On this page are photos of the 3-D graphic organizers I made in the session I mentioned in one of the earlier posts. This one is for descriptive writing. IN the center is a photo of whatever is being described. On each color of paper is written a different category of adjectives. (Things seen, heard, felt, etc.) The students who had used it referred to it as a flower.
This one is for persuasive writing. The squiggly lines would actually be sentences written around the bottom of each piece of the pyramid. Here’s a late-breaking idea, developed while talking with a fellow teacher on the plane home from Seattle: In order to demonstrate the importance of transitions between paragraphs, you could poke a hole in the top of each pyramid. Thread a piece of cotton string through the whole thing, tying a knot at the inside of each pyramid and leaving several inches of string between them. They could still stack, but if you picked it up by the string, it would be a hanging thing. On each string separator you could attach a piece of paper with some sort of transition sentence example, so the student would remember to write one. I wonder if that makes any sense. If I actually try it, I’ll post a photo of what I mean.
This one is for teaching the research paper. Each little flap explains a portion of a research paper. It is not meant to actually structure the paper, as much as to teach how it goes, and what the important points are in structuring it. The idea is that the organizer is a tool the student takes on to other classes in the future.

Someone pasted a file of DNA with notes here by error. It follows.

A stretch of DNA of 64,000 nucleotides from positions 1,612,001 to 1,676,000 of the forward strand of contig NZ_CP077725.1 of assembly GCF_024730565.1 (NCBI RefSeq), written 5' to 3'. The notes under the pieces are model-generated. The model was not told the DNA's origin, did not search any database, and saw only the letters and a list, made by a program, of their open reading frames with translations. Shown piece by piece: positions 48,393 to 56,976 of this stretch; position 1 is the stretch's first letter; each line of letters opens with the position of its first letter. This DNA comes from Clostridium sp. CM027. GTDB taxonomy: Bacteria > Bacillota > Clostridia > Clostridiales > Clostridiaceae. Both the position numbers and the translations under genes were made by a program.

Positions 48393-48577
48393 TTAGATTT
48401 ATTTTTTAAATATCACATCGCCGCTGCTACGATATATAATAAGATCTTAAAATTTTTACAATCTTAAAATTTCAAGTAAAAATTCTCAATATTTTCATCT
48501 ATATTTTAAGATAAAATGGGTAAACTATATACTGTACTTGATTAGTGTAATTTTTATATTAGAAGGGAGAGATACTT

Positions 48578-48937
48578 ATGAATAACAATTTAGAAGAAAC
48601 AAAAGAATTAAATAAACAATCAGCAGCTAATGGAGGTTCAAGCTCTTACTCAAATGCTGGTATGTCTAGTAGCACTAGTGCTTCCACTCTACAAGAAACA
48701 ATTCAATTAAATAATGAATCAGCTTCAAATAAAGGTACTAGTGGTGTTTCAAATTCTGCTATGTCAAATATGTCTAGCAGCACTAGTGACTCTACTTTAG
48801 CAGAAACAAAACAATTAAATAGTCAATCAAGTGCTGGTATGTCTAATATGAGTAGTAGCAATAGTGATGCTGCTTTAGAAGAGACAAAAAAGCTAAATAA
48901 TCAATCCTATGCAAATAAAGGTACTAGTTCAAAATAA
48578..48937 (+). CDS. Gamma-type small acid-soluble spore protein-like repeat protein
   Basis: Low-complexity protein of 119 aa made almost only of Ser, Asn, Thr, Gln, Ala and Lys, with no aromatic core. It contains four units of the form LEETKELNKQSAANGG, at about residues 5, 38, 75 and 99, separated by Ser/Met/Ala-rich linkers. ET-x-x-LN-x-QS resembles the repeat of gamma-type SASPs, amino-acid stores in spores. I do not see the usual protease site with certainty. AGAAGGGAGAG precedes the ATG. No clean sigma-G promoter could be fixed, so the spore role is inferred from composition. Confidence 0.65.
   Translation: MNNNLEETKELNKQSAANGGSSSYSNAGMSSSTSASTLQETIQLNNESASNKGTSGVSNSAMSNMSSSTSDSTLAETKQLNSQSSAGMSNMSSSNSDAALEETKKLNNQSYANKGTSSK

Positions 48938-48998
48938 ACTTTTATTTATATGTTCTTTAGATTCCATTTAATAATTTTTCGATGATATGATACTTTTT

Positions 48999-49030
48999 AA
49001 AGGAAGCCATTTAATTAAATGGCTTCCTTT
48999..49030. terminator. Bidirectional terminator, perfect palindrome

This last one is for structuring a narrative. The important parts are on the outside, and on the inside the specifics of the narrative are written. From this the writer would go on to put together their story.
I would probably make each of these a little smaller, to use less paper. I think that for English Learners and young children (even older children, actually) they provide a physical manipulative which gives thinking time as well as guidance to structure. I might even have students illustrate them if there was time, as using the other side of the brain is important to developing ideas. It’s too bad we have so little time for this sort of thing in our assessment-driven educational arena today.
New Organizer, March 2009: Text Organization
We made these to sort out some different ways in which text is organized. We read the info text in McDougal Littel on the subject, and made these little books to keep track of the information.